Dishonest intention = mens rea
Since, without mens rea, an act is not an offence, therefore, dishonest intent must be present.
Lesson – an act of theft must be carried out with dishonest intention.
2. “any movable property”
In terms of mobility, property is classified as movable and immovable. Things which are “attached to the earth” are considered immovables. They would be trees, shrubs, walls, or buildings, or things which are attached to the building so as to enjoy its benefits (fans, doors, floor tiles, etc).
Everything else falls under the ambit of movable property. Even things like standing timber, growing crops or grass are considered movable.
Why the exception?
For the simple reason that these are meant to be uprooted from the earth – whereas building and walls are meant to stay, these are sown so that they can later be moved for use.
Can immovables be subject to theft?
No, and yes. No, because the law clearly states that it must be movable property.
Now what about things such as fans, and tiles, and doors, which can be easily taken off? Even consider the fact that sandalwood theft is rife across parts of India. How can these be subject to theft?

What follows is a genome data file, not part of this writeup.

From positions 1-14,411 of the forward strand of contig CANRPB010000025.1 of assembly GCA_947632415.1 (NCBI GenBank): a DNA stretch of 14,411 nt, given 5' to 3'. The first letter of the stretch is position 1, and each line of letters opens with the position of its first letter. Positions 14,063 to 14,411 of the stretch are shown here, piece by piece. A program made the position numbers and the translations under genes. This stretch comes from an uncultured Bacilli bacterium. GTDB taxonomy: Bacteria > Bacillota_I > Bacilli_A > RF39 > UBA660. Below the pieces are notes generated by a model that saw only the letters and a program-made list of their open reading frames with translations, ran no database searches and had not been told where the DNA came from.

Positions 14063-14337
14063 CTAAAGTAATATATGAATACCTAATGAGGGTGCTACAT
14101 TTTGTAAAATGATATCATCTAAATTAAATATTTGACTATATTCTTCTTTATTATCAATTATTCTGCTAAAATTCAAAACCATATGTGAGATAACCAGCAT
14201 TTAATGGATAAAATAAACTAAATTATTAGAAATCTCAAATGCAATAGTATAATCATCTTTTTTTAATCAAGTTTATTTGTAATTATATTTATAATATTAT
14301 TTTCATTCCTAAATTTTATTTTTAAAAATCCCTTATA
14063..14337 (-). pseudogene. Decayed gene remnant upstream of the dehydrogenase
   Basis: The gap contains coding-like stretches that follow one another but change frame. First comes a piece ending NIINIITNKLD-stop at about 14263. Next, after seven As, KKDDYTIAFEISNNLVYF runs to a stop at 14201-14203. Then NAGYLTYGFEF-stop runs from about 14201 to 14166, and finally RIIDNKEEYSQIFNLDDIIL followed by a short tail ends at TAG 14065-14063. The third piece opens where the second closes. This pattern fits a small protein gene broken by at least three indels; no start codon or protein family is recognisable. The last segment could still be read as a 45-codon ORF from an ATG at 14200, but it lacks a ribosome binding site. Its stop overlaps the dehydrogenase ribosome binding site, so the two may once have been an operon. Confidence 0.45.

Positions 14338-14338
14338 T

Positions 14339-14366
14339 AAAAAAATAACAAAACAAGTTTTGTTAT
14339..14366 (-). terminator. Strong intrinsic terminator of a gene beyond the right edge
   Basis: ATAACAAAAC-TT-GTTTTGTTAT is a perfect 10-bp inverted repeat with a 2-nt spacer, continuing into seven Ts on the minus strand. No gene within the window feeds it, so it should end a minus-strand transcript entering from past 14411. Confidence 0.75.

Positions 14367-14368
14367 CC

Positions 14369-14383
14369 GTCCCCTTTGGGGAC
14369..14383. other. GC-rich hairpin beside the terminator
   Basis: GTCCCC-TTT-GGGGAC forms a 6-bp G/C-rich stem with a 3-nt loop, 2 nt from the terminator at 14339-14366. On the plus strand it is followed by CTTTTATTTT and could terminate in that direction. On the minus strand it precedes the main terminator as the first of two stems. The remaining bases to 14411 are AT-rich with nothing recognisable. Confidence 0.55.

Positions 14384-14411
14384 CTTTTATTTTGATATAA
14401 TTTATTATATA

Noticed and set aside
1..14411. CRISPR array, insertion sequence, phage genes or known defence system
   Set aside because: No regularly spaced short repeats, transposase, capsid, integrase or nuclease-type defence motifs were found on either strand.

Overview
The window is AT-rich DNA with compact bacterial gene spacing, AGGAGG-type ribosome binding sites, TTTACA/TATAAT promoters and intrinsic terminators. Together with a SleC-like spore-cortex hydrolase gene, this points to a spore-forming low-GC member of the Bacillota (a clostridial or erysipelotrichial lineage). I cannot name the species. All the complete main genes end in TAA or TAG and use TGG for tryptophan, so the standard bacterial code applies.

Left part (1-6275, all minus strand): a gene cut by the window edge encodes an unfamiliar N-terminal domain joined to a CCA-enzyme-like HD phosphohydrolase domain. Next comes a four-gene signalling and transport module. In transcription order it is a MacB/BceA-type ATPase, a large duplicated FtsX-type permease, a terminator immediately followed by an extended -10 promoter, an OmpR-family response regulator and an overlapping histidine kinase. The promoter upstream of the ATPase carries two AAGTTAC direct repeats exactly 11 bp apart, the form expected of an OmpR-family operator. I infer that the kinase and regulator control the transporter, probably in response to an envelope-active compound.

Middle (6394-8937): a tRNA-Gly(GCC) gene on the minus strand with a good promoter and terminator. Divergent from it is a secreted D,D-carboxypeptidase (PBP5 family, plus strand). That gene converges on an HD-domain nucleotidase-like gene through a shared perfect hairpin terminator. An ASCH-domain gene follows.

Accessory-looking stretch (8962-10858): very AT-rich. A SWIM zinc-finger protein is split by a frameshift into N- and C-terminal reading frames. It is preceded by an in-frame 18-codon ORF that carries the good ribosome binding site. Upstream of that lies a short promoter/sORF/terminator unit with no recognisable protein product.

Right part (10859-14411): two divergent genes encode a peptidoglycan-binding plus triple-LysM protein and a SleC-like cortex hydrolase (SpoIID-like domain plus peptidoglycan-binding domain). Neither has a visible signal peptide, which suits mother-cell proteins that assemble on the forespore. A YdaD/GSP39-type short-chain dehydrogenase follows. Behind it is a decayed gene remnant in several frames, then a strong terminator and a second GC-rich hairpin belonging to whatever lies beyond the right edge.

Once these are “detached from the earth” (or buildings, in case of fans or tiles), they are, by definition, movable. Therefore, even theft of immovables are possible and can happen.
Obviously, theft of a house is a virtually impossible thing to do, so not all immovables can be subject to theft.
To sum it up, here is Explanation 1 to S. 378
“Explanation 1.—A thing so long as it is attached to the earth, not being movable property, is not the subject of theft; but it becomes capable of being the subject of theft as soon as it is severed from the earth.”
3. “out of the possession of any person”
i) The person in question has possession, or physical control, of that property
ii) That person need not be the owner (therefore, “any person”, irrespective of ownership)
From what we have discussed thus far, the dishonest intention is to take the movable property out of a person’s possession.
Simply intending to move a flower vase from the dining room to the drawing room is not theft – the owner of the house continues to have constructive possession over everything inside their house, although they may not physically hold everything at the same time (which would be actual possession).
To intend to take it outside the house, i.e., absolutely outside their realm of possession, would be theft.
4. “without that person’s consent”
The most obvious bit. If a person agrees to another taking his property, it cannot be theft. This is because, in such a case it is open to the person to scrutinize the other person’s intention, amongst other things. Having done that, a person facilitates his own undoing, and cannot claim for the same.